Principal Private Residence (PPR) relief generally allows taxpayers to keep gains arising on the disposal of a property which has been used as that person’s only or main residence out of the capital gains tax regime.
For the vast majority of homeowners, this exemption means that there is no capital gains tax payable and no requirement to file a tax return just because of their house disposal. However, the rules become more complex where individuals own more than one property and there are several exemptions and elections which can apply (each deserving of their own tax bite!).
Some fairly common ‘pub tax advice’ is that individuals can avoid tax on properties that they develop by ensuring that they live in them. The purpose of this tax bite is to dispel that myth.
How does PPR relief apply to individual property developers?
It is not uncommon for individuals to acquire property, renovate it and then subsequently sell it within a short timeframe. However, there will be a big difference in the tax treatment on sale depending on the facts surrounding the acquisition.
PPR relief is only available in respect of capital transactions and is therefore not applicable to trading transactions which are subject to income tax. HMRC views this as a trading activity which will be subject to income tax.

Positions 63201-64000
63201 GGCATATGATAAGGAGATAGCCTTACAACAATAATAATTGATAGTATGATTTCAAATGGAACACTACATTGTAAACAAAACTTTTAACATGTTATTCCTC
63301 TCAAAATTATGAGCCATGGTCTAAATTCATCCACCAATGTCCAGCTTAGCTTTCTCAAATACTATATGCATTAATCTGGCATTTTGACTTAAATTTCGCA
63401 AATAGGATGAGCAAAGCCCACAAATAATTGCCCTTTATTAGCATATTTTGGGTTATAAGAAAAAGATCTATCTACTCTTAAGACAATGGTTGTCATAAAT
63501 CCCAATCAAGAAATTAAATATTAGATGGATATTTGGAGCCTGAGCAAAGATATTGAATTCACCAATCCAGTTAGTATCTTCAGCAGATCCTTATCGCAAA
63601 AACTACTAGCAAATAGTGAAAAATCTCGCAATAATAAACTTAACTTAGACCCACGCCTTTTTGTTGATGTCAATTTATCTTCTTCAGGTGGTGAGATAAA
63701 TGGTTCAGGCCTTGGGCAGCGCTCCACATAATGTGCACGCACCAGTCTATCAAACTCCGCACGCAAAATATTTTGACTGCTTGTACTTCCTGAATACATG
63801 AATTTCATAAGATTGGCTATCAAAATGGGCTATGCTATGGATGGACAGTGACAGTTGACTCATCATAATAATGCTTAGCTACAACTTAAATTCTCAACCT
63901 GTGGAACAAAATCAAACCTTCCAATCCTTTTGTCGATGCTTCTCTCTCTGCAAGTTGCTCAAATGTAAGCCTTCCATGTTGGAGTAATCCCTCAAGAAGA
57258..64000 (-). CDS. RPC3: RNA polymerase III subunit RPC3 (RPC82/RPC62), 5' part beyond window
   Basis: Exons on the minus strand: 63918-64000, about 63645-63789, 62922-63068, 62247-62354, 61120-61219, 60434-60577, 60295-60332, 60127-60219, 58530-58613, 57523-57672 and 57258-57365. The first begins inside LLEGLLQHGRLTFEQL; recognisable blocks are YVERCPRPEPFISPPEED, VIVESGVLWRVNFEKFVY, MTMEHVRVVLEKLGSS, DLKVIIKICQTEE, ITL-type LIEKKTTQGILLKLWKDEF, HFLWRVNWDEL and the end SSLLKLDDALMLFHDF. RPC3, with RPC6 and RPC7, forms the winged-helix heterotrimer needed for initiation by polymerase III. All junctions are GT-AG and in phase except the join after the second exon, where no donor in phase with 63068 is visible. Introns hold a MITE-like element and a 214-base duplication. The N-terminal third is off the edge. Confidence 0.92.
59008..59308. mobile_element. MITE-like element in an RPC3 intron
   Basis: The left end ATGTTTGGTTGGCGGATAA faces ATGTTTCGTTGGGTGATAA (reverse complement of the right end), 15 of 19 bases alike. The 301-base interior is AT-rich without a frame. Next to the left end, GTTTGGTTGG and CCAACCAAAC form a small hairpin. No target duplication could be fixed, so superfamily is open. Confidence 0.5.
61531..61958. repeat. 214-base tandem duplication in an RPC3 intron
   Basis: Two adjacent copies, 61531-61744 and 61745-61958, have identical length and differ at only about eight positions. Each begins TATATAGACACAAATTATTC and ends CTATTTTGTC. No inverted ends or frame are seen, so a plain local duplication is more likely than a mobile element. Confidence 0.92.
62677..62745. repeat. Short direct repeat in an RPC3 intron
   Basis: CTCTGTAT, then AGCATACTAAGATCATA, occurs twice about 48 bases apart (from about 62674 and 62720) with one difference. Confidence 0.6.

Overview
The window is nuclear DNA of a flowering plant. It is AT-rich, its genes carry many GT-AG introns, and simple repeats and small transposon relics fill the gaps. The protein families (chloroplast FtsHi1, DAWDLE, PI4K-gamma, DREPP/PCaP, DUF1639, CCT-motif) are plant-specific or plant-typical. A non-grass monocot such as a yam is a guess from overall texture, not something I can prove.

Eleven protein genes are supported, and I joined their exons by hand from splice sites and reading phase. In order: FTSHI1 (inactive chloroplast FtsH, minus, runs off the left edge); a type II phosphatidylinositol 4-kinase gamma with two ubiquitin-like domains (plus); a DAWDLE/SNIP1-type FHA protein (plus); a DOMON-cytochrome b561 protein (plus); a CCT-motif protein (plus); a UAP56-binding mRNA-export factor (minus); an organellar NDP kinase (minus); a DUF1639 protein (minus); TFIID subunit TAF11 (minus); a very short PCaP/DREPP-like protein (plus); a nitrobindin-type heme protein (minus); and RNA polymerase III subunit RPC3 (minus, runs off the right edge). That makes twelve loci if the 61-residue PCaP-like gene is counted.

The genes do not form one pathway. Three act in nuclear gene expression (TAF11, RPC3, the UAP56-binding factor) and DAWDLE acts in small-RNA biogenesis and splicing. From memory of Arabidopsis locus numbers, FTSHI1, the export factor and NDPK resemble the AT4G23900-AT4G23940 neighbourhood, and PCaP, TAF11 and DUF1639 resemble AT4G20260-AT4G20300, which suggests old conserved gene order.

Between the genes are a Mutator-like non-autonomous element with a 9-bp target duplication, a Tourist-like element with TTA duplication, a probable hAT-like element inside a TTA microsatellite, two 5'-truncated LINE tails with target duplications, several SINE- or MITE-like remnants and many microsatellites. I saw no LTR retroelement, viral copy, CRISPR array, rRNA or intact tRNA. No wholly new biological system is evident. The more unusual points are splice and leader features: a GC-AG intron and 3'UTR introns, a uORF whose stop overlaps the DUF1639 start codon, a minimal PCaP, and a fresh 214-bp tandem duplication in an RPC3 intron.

Although possibly not needed there is also legislation within the PPR relief rules (224(3) TCGA 1992) which states that PPR relief will not apply ‘in relation to a gain if the acquisition of, or of the interest in, the dwelling-house or the part of a dwelling-house was made wholly or partly for the purpose of realising a gain from the disposal of it, and shall not apply in relation to a gain so far as attributable to any expenditure which was incurred after the beginning of the period of ownership and was incurred wholly or partly for the purpose of realising a gain from the disposal’. This clause is perhaps anticipating a scenario which is not quite trading but where there is still a significant profit motive (although in practice we have not seen it applied).
HMRC will consider a range of factors when raising an enquiry into a PPR claim, including:
Consequently, where individuals claim PPR in respect of a property which they only lived in for a short space of time, they should ensure they have sufficient evidence of the circumstances that made them want to sell, as HMRC would be likely to request this. Also, if the taxpayer has a track record of serially buying and selling houses (and claiming PPR relief) then the enquiry could go back many years (sometimes up to 20).
Forbes Dawson view
Ultimately, the PPR position will depend on the facts of the case, but for many misinformed taxpayers a HMRC enquiry could put them in an uncomfortable position. Anecdotally, HMRC have been paying much closer attention to PPR claims and there is a steady stream of cases going through the courts. For borderline cases taxpayers should clearly document the basis of their PPR relief and seek professional advice where appropriate. If the PPR relief does not actually apply then there would be a capital gain and various penalties and interest would be likely to attach to any liability unearthed by HMRC.
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